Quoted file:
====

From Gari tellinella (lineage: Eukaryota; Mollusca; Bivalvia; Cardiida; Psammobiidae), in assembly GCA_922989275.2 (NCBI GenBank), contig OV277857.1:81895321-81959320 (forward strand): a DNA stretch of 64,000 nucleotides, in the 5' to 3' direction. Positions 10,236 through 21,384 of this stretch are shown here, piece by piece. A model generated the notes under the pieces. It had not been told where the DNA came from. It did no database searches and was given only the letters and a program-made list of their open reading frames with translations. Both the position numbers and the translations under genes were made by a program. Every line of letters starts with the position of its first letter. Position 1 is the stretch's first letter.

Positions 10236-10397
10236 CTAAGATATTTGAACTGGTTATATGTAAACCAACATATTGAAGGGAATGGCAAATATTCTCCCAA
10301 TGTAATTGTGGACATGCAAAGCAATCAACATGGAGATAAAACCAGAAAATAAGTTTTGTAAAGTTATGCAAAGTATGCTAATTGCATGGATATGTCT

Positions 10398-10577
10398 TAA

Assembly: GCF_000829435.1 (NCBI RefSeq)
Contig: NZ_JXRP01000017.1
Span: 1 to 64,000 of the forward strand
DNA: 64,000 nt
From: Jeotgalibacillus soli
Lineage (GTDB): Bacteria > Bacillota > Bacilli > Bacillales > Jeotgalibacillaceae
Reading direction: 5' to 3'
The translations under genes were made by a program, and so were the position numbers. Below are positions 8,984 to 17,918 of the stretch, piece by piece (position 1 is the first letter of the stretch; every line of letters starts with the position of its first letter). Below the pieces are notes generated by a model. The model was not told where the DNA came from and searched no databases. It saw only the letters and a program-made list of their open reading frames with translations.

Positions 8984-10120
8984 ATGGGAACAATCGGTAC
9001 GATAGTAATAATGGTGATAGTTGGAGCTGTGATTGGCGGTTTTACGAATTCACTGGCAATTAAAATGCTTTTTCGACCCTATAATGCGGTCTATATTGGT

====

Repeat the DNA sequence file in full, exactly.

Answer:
From Gari tellinella (lineage: Eukaryota; Mollusca; Bivalvia; Cardiida; Psammobiidae), in assembly GCA_922989275.2 (NCBI GenBank), contig OV277857.1:81895321-81959320 (forward strand): a DNA stretch of 64,000 nucleotides, in the 5' to 3' direction. Positions 10,236 through 21,384 of this stretch are shown here, piece by piece. A model generated the notes under the pieces. It had not been told where the DNA came from. It did no database searches and was given only the letters and a program-made list of their open reading frames with translations. Both the position numbers and the translations under genes were made by a program. Every line of letters starts with the position of its first letter. Position 1 is the stretch's first letter.

Positions 10236-10397
10236 CTAAGATATTTGAACTGGTTATATGTAAACCAACATATTGAAGGGAATGGCAAATATTCTCCCAA
10301 TGTAATTGTGGACATGCAAAGCAATCAACATGGAGATAAAACCAGAAAATAAGTTTTGTAAAGTTATGCAAAGTATGCTAATTGCATGGATATGTCT

Positions 10398-10577
10398 TAA

Assembly: GCF_000829435.1 (NCBI RefSeq)
Contig: NZ_JXRP01000017.1
Span: 1 to 64,000 of the forward strand
DNA: 64,000 nt
From: Jeotgalibacillus soli
Lineage (GTDB): Bacteria > Bacillota > Bacilli > Bacillales > Jeotgalibacillaceae
Reading direction: 5' to 3'
The translations under genes were made by a program, and so were the position numbers. Below are positions 8,984 to 17,918 of the stretch, piece by piece (position 1 is the first letter of the stretch; every line of letters starts with the position of its first letter). Below the pieces are notes generated by a model. The model was not told where the DNA came from and searched no databases. It saw only the letters and a program-made list of their open reading frames with translations.

Positions 8984-10120
8984 ATGGGAACAATCGGTAC
9001 GATAGTAATAATGGTGATAGTTGGAGCTGTGATTGGCGGTTTTACGAATTCACTGGCAATTAAAATGCTTTTTCGACCCTATAATGCGGTCTATATTGGT